Iqbal Survé gives evidence at the judicial commission of inquiry into the Public Investment Corporation, April 2 2019. Picture: GALLO IMAGES/PHILL MAGAKOE
Iqbal Survé gives evidence at the judicial commission of inquiry into the Public Investment Corporation, April 2 2019. Picture: GALLO IMAGES/PHILL MAGAKOE

Independent Media chair Iqbal Survé, who admitted to having failed to service a R1.3bn debt from the Public Investment Corporation (PIC) since August, has accused deputy finance minister Mondli Gungubele of trying to crush his newspaper business.

Gungubele, who tendered his resignation as chair of the asset manager’s board in February after allegations of corruption from a purported whistle-blower using a pseudonym, had a vendetta against his newspapers because they refused to "toe the line", the businessman told the commission of inquiry into governance at the PIC.

He said "sources" had told him that Gungubele also sought to crush Sekunjalo, his investment holding company.

"I have heard from sources I trust that Gungubele is going
to use taxpayers’ money to come after us, to crush Independent Media, to crush Sekunjalo," Survé said.

"He is doing this because we don’t toe the line. He has been saying this to members of the national executive committee of the ANC."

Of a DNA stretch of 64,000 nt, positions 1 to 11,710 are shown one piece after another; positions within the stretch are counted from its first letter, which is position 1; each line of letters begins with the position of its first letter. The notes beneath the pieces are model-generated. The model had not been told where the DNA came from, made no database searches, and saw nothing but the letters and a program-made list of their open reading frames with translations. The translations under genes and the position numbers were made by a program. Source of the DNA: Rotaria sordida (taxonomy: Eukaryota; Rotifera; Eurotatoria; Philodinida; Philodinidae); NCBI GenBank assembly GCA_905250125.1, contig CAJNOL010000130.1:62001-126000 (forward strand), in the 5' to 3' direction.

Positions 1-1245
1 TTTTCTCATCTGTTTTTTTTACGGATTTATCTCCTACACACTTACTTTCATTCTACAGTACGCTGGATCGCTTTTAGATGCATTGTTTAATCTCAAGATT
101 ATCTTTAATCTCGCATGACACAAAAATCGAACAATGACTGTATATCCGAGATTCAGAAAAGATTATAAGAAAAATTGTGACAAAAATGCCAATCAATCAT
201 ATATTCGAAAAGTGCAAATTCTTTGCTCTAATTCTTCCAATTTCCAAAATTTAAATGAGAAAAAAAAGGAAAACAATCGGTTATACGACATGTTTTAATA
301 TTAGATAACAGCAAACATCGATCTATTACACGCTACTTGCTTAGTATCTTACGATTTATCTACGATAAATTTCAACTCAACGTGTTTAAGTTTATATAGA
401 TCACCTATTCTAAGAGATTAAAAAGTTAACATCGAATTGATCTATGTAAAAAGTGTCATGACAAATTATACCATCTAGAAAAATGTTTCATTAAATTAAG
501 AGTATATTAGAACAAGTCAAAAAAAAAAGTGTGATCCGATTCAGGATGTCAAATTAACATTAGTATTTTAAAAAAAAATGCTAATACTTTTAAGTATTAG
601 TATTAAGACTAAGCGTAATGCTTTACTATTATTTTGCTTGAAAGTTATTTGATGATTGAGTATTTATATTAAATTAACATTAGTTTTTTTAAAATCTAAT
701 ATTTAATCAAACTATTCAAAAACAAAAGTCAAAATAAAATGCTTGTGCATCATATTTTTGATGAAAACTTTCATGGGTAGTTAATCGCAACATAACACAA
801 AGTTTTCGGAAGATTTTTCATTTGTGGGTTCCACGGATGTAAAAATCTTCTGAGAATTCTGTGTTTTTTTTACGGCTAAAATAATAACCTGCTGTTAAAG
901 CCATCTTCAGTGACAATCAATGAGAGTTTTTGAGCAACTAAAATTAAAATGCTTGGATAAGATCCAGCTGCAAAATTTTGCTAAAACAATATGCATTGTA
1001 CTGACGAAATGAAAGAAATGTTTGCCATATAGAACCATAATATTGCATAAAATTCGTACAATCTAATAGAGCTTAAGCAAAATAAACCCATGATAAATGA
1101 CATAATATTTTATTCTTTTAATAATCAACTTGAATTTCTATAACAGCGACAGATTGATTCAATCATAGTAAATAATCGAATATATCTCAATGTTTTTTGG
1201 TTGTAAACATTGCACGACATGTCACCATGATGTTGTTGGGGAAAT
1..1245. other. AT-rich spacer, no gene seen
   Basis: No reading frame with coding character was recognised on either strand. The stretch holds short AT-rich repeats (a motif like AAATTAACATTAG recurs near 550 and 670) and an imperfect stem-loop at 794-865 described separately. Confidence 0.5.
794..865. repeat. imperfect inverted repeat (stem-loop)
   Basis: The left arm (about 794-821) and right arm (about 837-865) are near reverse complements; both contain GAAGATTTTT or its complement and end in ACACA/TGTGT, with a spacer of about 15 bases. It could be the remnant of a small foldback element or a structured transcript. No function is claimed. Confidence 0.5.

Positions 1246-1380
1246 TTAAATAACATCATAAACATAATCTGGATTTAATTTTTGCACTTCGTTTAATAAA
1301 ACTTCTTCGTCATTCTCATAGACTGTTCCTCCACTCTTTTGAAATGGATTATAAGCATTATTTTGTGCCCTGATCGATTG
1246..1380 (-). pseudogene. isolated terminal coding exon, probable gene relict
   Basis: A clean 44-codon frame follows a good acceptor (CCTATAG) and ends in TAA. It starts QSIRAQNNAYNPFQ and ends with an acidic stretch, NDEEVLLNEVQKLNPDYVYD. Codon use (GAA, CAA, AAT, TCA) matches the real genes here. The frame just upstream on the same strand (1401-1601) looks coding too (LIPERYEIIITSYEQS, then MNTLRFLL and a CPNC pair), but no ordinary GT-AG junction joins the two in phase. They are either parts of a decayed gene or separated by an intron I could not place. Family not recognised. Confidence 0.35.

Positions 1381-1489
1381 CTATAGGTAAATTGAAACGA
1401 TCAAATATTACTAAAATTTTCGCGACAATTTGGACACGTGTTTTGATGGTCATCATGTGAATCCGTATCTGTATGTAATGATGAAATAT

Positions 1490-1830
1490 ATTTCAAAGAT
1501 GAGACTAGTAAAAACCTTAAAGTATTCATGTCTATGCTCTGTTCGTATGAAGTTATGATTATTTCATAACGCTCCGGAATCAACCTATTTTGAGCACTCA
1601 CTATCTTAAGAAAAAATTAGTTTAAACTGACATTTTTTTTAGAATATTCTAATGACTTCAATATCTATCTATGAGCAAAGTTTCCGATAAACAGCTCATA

Gungubele, who has previously denied any wrongdoing at the PIC and said that he was confident that his name would be cleared, declined to comment on Survé’s allegations.

In his own testimony to the commission in February, he questioned the credibility and manner in which the PIC board dealt with allegations against its previous CEO, Dan Matjila, who was in charge when the asset manager made investments that benefited Survé’s companies.

The PIC, which manages about R2-trillion, mostly for government employees and pensioners, controversially invested in Survé’s acquisition of Independent, as well as subscribing for R4.3bn of shares  in Ayo Technologies in December 2017 for a 29% stake, at a price that was widely seen to  be inflated.

That is one of the deals under scrutiny at the Mpati commission and the PIC has vowed  to recover the money, which was allegedly invested without following due processes.

In July 2018, then finance minister Nhlanhla Nene said the PIC, which is also the biggest investor on the JSE, was working on an exit from Independent Media. According to PIC inquiry commissioner Gill Marcus, a former governor of the Reserve Bank, Matjila sent Survé and Independent Media a letter of default in August 2018 regarding its loan and accrued interest of R1.3bn.

Survé confirmed that the company, which publishes newspapers including The Star and the Cape Times, had not serviced that loan since.

He said he did not know what would happen to the group, and accused the PIC of rebuffing his efforts to find a solution, and treating him with "disdain".

"This is what keeps me up at night. All the other media houses are going through this.

"That is why I have taken my own money and put it into Independent. For whatever reasons, the PIC does not want to engage.

"Or we have to do the most difficult thing and retrench half the people. I am not tough enough to do that," Survé said.

thompsonw@businesslive.co.za